Acknowledgements Top


 
  References Top

1.Caronna EB, Milunsky JM, Tager Flusberg H. Autism spectrum disorders: clinical and research frontiers. Arch Dis Child. 2008;93:518–523  Back to cited text no. 1
    
2.Fournier KA, Kimberg CI, Radonovich KJ, Tillman MD, Chow JW, Lewis MH, et al. Decreased static and dynamic postural control in children with autism spectrum disorders. Gait Posture. 2010;32:6–9  Back to cited text no. 2
    
3. NIDCD. National Institute on Deafness and other Communication Disorders. Autism and communication. 2008; Available at: http://www.nidcd.nih.gov/health/voice/autism.asp [Accessed on 2008]  Back to cited text no. 3
    
4.Hill EL. Executive dysfunction in autism. Trends Cogn Sci. 2004;8:26–32  Back to cited text no. 4
    
5.Klin A, Jones W, Schultz R, Volkmar F, Cohen D. Visual fixation patterns during viewing of naturalistic social situations as predictors of social competence in individuals with autism. Arch Gen Psychiatry. 2002;59:809–816  Back to cited text no. 5
    
6.Minshew NJ, Goldstein G, Siegel DJ. Neuropsychologic functioning in autism: profile of a complex information processing disorder . J Int Neuropsychol Soc. 1997;3:303–316  Back to cited text no. 6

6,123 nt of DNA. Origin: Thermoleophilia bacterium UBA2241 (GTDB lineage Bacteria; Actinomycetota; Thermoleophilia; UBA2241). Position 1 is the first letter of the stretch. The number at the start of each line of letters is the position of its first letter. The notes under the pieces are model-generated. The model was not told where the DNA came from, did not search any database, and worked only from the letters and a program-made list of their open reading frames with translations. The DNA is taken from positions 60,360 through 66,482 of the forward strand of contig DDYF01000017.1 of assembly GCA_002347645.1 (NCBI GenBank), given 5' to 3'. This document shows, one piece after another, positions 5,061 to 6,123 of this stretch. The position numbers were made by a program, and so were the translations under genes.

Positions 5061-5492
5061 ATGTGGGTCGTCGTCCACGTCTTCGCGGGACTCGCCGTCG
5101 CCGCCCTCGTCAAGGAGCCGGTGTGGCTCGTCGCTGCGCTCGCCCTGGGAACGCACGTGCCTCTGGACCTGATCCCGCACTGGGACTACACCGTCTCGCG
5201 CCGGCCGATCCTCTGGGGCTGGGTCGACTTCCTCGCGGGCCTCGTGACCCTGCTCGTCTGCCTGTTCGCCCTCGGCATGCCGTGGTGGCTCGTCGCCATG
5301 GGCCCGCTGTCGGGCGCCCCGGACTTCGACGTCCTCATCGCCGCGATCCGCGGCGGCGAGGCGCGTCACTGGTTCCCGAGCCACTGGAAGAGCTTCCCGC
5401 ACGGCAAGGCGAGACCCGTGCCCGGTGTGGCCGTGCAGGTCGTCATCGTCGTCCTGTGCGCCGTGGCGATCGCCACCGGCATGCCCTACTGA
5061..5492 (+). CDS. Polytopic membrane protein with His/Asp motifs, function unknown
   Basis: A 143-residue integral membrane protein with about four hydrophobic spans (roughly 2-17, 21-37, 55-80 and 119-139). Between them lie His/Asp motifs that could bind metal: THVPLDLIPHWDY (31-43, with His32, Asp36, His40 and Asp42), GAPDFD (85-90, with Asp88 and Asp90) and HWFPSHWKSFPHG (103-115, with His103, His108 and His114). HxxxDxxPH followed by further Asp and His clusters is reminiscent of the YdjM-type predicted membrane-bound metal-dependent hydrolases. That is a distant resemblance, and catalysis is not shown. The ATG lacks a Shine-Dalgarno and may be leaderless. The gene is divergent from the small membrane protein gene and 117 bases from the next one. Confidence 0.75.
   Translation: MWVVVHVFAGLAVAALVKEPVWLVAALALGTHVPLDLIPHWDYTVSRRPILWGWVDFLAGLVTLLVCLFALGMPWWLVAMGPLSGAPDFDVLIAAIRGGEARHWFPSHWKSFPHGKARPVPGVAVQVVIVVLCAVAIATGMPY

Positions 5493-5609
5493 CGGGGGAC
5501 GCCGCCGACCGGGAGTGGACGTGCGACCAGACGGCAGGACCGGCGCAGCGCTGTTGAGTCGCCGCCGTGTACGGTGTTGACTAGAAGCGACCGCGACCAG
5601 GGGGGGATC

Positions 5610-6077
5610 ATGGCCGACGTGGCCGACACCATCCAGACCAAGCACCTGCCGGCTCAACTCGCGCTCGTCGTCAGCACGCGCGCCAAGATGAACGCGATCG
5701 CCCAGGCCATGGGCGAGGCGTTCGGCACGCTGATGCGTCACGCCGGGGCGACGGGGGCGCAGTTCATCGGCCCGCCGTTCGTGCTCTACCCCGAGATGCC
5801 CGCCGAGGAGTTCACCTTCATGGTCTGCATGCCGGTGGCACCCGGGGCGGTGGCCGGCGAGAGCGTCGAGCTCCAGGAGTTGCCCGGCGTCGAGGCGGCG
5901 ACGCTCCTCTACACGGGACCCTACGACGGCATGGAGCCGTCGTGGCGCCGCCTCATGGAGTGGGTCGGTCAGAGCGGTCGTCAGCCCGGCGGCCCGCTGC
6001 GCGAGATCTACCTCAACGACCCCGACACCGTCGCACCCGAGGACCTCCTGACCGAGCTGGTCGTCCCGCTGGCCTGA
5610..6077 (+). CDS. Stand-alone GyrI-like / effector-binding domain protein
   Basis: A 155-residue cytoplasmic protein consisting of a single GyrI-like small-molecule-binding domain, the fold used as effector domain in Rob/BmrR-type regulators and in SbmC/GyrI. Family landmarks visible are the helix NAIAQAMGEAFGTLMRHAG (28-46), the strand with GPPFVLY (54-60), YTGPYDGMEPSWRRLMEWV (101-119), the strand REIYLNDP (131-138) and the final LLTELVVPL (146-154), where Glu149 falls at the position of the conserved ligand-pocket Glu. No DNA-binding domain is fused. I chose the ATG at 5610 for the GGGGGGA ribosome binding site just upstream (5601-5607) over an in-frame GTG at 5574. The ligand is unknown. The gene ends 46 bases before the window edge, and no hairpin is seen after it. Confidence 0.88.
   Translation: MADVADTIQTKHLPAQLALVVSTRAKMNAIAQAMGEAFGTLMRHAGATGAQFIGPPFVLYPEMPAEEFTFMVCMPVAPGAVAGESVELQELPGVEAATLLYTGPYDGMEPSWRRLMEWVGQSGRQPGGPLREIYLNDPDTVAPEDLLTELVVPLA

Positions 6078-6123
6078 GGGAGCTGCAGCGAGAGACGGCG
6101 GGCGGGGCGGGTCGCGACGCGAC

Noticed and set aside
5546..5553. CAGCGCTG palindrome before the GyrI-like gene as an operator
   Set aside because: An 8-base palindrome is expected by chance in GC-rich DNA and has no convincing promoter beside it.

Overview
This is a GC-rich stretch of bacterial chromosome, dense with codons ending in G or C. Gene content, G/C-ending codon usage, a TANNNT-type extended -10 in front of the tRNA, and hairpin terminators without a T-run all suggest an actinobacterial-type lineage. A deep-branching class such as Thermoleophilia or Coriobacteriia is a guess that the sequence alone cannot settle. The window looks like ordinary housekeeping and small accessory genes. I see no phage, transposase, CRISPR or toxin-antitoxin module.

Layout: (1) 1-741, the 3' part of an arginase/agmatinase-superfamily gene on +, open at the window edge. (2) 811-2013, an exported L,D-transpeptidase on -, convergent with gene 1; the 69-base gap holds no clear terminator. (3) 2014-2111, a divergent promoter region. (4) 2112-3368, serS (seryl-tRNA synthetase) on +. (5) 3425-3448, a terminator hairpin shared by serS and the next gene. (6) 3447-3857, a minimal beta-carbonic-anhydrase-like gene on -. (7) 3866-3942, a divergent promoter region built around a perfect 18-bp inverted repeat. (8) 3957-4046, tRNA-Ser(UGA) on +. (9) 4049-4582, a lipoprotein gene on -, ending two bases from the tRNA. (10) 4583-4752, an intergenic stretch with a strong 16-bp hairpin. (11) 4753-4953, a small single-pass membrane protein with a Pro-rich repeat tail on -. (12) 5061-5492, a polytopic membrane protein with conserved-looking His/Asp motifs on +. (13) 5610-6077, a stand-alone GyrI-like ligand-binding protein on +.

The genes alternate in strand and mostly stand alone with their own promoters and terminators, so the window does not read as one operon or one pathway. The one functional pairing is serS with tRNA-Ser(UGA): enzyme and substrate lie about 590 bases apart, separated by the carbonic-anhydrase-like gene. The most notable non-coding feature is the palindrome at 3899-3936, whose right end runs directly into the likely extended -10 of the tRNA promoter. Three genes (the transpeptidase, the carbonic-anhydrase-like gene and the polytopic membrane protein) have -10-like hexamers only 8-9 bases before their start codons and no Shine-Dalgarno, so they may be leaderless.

7.Ghaziuddin M, Butler E. Clumsiness in autism and Asperger syndrome: a further report. J Intellect Disabil Res. 1998;42 (Pt 1):43–48  Back to cited text no. 7
    
8.Just MA, Cherkassky VL, Keller TA, Minshew NJ. Cortical activation and synchronization during sentence comprehension in high-functioning autism: evidence of underconnectivity. Brain. 2004;127 (Pt 8):1811–1821  Back to cited text no. 8
    
9.Gepner B, Mestre D, Masson G, de Schonen S. Postural effects of motion vision in young autistic children. Neuroreport. 1995;6:1211–1214  Back to cited text no. 9
    
10.Molloy CA, Dietrich KN, Bhattacharya A. Postural stability in children with autism spectrum disorder. J Autism Dev Disord. 2003;33:643–652  Back to cited text no. 10
    
11.Kohen Raz R, Volkmar FR, Cohen DJ. Postural control in children with autism. J Autism Dev Disord. 1992;22:419–432  Back to cited text no. 11
    
12.Vilensky JA, Damasio AR, Maurer RG. Gait disturbances in patients with autistic behavior: a preliminary study. Arch Neurol. 1981;38:646–649  Back to cited text no. 12
    
13.Green D, Baird G, Barnett AL, Henderson L, Huber J, Henderson SE. The severity and nature of motor impairment in Asperger's syndrome: a comparison with specific developmental disorder of motor function. J Child Psychol Psychiatry. 2002;43:655–668  Back to cited text no. 13
    
14.Henderson S, Sugden D Movement assessment battery for children. 1992 London The Psychologica Corporation  Back to cited text no. 14
    
15.O'Neill M, Jones RS. Sensory-perceptual abnormalities in autism: a case for more research? J Autism Dev Disord. 1997;27:283–293  Back to cited text no. 15
    


    Figures

  [Figure 1], [Figure 2]
 
 
    Tables

  [Table 1], [Table 2], [Table 3], [Table 4]